• a social science involving the study of the social lives of people, groups, and societies
  • the study of our behavior as social beings, covering everything from the analysis of short contacts between anonymous individuals on the street to the study of global social processes
  • the scientific study of social aggregations, the entities through which humans move throughout their lives’
  • an overarching unification of all studies of humankind, including history, psychology, and economics”

While sociology is similar to, and may incorporate information from these other fields like psychology and economics, how is it different? What is the difference between sociology and psychology?

While psychology focuses on the individual, their brain functions, and how they exist in a vacuum, or maybe consider their relationships to their parents, sociology studies people in relationships to other people, group relations, and especially, POWER, and how it is exercised through social institutions. What are social institutions? List a few and think about how each one of them create conformist behaviors.

Three of the most important organizing concepts in sociology are: Institutions, Power, and Demographics. 

Religion confusion
Health Care
The Family

Institutions and the Family:
Thinking about these institutions, how do they constrict behaviors and beliefs as they relate to the family? How does schooling impact the family? How does religion impact the family? How does the government constrict the family? How does the military create family structures? How does the family interact with healthcare? How have these institutions shaped your own family? This will be the information that you will write about in your sociological autobiography in the next module.

Institutions and POWER:
How do each of these institutions exercise power over and between people? Power is a central organizing concept as we look at all social relationships, because power is a dynamic between all human interactions and how institutions structure human behavior. How do schools exercise power? How does religion exercise power? How does the government exercise power? How does the health care system exercise power over people?

The sub-groups we are born into, and the bodies in which we inhabit, shape our relationship to others because social aspects and power relationships have been placed over natural embodies states, such as ethnicity, race and gender. Ethnicity is one’s national identity (country into which one was born), one’s national identity which one identifies, if not within the country that one lives in (i.e., immigrant family), and the related cultural aspects of this nation-based identify (food or religion practices).  Race is a social concept that has no biologically proven aspect, but has become an organizing concept in society. People are placed into different racial categories, but these categories are based on the history of the country and how this country has related to certain groups. It does not point to a reality of racial differences, which becomes apparent when we try and understand the racial boundaries and overlaps between groups. For example: “Asians” is a term in the U.S. that captures people that come from dozens of different countries, have different nationalities, cultures, languages, and include all skin colors and races, from black to brown to white, yet in the U.S., they are called by the same term and therefore the treatment and understanding of this group is organized by this categorization. Yet, the categories based on race, ethnicity, and gender have huge impacts on how other people will treat us, and even how we understand ourselves. How have you been taught what ethnicity and racial categories you fall into? Did your parents teach you? Did your school or friends? Did the T.V.? How has your own ethnicity been exercised inside the house and in relation to other institutions? (i.e., how does one exercise their Asian American identity inside the military? Inside school?) How would you be different if you were the opposite gender? How do you perform your gender identity through the clothes you wear, your behavior, and your interests?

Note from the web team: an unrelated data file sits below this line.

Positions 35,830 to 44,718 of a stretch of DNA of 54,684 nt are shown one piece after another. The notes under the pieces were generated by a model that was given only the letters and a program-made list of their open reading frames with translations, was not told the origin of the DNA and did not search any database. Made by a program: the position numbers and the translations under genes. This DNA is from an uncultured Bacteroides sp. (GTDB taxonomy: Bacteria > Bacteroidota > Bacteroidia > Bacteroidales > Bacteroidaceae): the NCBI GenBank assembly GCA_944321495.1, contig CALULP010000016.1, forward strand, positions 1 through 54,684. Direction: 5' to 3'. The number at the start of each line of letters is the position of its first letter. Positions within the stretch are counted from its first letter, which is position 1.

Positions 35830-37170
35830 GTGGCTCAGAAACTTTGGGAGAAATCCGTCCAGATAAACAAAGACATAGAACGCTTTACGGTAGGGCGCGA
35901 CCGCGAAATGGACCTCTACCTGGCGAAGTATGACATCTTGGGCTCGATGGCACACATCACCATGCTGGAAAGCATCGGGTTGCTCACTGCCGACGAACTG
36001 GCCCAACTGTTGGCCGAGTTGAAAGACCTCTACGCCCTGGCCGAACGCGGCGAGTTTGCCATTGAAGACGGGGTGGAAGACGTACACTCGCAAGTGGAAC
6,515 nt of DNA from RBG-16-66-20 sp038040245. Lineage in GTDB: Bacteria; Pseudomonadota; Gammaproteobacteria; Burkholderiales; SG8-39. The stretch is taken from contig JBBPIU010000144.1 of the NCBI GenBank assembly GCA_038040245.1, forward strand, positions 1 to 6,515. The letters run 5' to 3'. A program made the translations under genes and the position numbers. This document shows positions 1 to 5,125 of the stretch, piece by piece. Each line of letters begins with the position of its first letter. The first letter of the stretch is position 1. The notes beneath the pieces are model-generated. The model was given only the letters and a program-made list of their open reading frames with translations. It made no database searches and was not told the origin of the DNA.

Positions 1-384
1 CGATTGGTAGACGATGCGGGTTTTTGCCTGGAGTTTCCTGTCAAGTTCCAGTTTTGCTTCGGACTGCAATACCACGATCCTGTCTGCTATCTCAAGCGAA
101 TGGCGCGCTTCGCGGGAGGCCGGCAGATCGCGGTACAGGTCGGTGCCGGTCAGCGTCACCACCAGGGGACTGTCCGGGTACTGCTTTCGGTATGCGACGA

In the U.S., which groups are in power? How does that power manifest itself in structural ways (through institutions and laws, for example) and how does power manifest itself through interaction between two people (a teacher and a student, segregation of races, how men and women interact). In whichever categorization of people, some are empowered socially through our history and social institutions. For example, which gender is more empowered in our society: men or women? How is this manifested through institutional structures? How is this created through interpersonal interactions: men and women in the family? When someone goes against these power structures, how are they punished? What happens when someone wants to be outside of the binary of men and women and wants to consider themselves transgender or “genderqueer” (not identifying as strictly woman or man but a mixture of the two). We often do not explicitly speak of power, but in this course, we will want to examine this as a central organizing concept, because it is not only dividing people into different groups and categories, but then assigning supremacy and preference to one of these categories, over others: Men and women, whites and blacks, Americans and Mexicans, and rich and poor. List the different groups you belong to and which ones are dominant and which ones are marginalized? How does it shape your life to come from the dominant white racial group in the U.S.? How would your life be different if you were a different race? How does it shape your relationship to school when you come from an immigrant family?